A very similar animal is the ounce, which for heraldic purposes is in no way altered from the leopard. Parts of the latter will be found in use as in the case of the lion. As a crest the demi-leopard, the leopard's head (Fig. 329), and the leopard's head affronté (Fig. 330) are often to be met with. In both cases it should be noticed that the neck is visible, and this should be borne in mind, because this constitutes the difference between the leopard's head and the leopard's face (Fig. 331). The leopard's face is by far the most usual form in which the leopard will be found in armory, and can be traced back to quite an early period in heraldry. The leopard's face shows no neck at all, the head being removed close behind the ears. It is then represented affronté. For some unfathomable reason these charges when they occur in the arms of Shrewsbury are usually referred to locally as "loggerheads." They were perpetuated in the arms of the county in its recent grant. A curious development or use of the leopard's face occurs when it is jessant-de-lis (Fig. 332). This will be found referred to at greater length under the heading of the Fleur-de-lis.

The panther is an animal which in its relation to heraldry it is difficult to know whether to place amongst the mythical or actual animals. No instance occurs to me in which the panther figures as a charge in British heraldry, and the panther as a supporter, in the few cases in which it is met with, is certainly not the actual animal, inasmuch as it is invariably found flammant, i.e. with flames issuing from the mouth and ears. In this character it will be found as a supporter of the Duke of Beaufort, and derived therefrom as a supporter of Lord Raglan. Foreign heraldry carries the panther to a most curious result. It is frequently represented with the tail of a lion, horns, and for its fore-legs the claws of an eagle. Even in England it is usually represented

Fig. 333.—Arms of Styria. (Drawn by Hans Burgkmair, 1523.)

Fig. 333.—Arms of Styria. (Drawn by Hans Burgkmair, 1523.)

vomiting flames, but the usual method of depicting it on the Continent is greatly at variance with our own. Fig. 333 represents the same arms of Styria—Vert, a panther argent, armed close, vomiting flames of fire—from the title-page of the Land-bond of Styria in the year 1523, drawn by Hans Burgkmair. In Physiologus, a Greek writing of early Christian times of about the date 140, which in the course of time has been translated into every tongue, mention is made of the panther, to which is there ascribed the gaily spotted coat and the pleasant, sweet-smelling breath which induces all other animals to approach it; the dragon alone retreats into its hole from the smell, and consequently the panther appears to have sometimes been used as a symbol of Christ. The earliest armorial representations of this animal show the form not greatly dissimilar to nature; but very soon the similarity disappears in Continental representations, and the fancy of the artist transferred the animal into the fabulous creature which is now represented. The sweet-smelling breath, suozzon-stanch as it is called in the early German translation of the Physiologus, was expressed by the flames issuing from the mouth, but later in the sixteenth century flames issued from every opening in the head. The head was in old times similar to that of a horse, occasionally horned (as in the seal of Count Heinrich von Lechsgemünd, 1197); the fore-feet were well developed. In the second half of the fourteenth century the fore-feet assume the character of eagles' claws, and the horns of the animal were a settled matter. In the neighbourhood of Lake Constance we find the panther with divided hoofs on his hind-feet; perhaps with a reference to the panther's "cleanness." According to the Mosaic law, of course, a four-footed animal, to be considered clean, must not have paws, and a ruminant must not have an undivided hoof. Italian heraldry is likewise acquainted with the panther, but under another name (La Dolce, the sweet one) and another form. The dolce has a head like a hare, and is unhorned. (See A. Anthony v. Siegenfeld, "The Territorial Arms of Styria," Graz, 1898.)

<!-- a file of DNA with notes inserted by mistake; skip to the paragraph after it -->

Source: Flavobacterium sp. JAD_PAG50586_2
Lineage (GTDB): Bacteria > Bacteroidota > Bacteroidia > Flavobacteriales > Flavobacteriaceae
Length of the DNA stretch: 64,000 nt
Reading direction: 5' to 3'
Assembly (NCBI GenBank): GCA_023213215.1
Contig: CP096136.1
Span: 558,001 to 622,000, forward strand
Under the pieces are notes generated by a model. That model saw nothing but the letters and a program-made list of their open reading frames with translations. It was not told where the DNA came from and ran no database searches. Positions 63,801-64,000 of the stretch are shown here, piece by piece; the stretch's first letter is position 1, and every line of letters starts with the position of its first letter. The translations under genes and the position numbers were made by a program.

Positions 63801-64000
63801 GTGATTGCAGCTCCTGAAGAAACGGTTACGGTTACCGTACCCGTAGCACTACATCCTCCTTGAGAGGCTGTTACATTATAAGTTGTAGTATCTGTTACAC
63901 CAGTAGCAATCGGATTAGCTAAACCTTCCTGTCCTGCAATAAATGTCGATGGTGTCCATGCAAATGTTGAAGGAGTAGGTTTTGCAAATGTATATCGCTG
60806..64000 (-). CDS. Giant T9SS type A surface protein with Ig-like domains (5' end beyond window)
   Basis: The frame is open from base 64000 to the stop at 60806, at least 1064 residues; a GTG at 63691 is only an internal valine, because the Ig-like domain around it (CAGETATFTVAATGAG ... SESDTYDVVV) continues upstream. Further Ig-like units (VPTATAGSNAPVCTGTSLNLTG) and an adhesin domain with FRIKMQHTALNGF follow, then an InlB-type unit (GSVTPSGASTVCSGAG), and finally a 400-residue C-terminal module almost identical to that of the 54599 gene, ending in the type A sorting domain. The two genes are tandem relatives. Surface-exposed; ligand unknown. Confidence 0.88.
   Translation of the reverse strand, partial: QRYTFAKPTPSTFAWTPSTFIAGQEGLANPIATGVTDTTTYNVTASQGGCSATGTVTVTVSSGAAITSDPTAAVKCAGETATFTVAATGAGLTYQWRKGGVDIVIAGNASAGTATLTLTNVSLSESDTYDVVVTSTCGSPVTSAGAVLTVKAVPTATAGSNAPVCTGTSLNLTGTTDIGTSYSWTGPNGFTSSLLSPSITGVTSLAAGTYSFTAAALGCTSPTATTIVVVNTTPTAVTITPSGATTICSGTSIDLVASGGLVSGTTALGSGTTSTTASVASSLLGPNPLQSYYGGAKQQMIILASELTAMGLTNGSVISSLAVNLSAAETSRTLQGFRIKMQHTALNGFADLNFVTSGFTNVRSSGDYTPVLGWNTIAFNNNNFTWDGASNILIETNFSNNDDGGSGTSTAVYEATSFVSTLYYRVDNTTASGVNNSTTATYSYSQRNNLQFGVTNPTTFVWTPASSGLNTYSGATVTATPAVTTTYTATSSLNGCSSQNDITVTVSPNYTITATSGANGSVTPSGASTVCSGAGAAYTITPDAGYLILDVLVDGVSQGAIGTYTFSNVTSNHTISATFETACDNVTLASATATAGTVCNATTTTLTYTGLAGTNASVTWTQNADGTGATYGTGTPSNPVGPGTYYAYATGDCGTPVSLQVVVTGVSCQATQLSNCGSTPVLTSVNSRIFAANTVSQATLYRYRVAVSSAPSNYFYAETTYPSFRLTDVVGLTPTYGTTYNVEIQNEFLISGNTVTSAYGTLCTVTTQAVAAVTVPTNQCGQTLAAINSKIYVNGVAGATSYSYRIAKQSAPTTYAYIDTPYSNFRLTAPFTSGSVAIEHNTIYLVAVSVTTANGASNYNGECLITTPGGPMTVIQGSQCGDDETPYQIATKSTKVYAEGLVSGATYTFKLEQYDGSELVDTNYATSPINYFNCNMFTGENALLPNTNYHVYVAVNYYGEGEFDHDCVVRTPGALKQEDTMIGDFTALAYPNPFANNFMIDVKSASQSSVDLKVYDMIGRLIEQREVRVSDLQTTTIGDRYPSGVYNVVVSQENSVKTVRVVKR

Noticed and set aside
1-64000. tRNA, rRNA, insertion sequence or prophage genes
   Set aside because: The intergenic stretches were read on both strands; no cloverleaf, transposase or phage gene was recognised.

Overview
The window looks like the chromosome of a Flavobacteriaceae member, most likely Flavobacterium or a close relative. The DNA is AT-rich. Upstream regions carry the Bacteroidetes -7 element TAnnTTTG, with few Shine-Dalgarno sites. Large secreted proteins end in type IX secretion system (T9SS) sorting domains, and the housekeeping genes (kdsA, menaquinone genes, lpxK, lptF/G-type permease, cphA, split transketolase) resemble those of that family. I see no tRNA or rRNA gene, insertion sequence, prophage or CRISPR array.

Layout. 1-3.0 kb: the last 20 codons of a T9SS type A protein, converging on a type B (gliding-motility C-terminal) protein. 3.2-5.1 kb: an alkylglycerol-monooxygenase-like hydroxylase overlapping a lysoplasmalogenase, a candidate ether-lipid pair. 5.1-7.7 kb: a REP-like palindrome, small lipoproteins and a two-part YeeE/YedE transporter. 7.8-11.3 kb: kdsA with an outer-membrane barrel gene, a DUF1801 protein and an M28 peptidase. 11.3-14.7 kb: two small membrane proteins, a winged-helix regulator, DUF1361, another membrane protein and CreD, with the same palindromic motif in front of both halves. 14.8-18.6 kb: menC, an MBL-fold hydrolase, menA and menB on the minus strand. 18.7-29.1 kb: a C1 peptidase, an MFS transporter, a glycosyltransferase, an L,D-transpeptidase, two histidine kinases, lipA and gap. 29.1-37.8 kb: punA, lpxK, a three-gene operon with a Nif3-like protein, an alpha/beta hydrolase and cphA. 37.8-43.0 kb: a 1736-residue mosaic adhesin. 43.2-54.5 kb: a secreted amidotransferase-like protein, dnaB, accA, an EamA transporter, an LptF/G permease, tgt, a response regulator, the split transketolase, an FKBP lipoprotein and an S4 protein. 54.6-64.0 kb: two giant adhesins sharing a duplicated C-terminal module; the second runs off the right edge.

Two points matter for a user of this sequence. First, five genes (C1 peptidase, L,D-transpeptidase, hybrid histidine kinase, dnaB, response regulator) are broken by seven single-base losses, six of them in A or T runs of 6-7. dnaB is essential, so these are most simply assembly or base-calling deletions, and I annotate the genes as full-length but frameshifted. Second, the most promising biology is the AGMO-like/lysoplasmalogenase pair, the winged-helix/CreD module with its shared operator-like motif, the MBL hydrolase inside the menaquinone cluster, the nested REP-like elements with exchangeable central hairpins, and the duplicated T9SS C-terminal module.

The panther is given by Segar, Garter King of Arms 1603-1663, as one of the badges of King Henry VI., where it is silver, spotted of various colours, and with flames issuing from its mouth and ears. No doubt this Royal badge is the origin of the supporter of the Duke of Beaufort.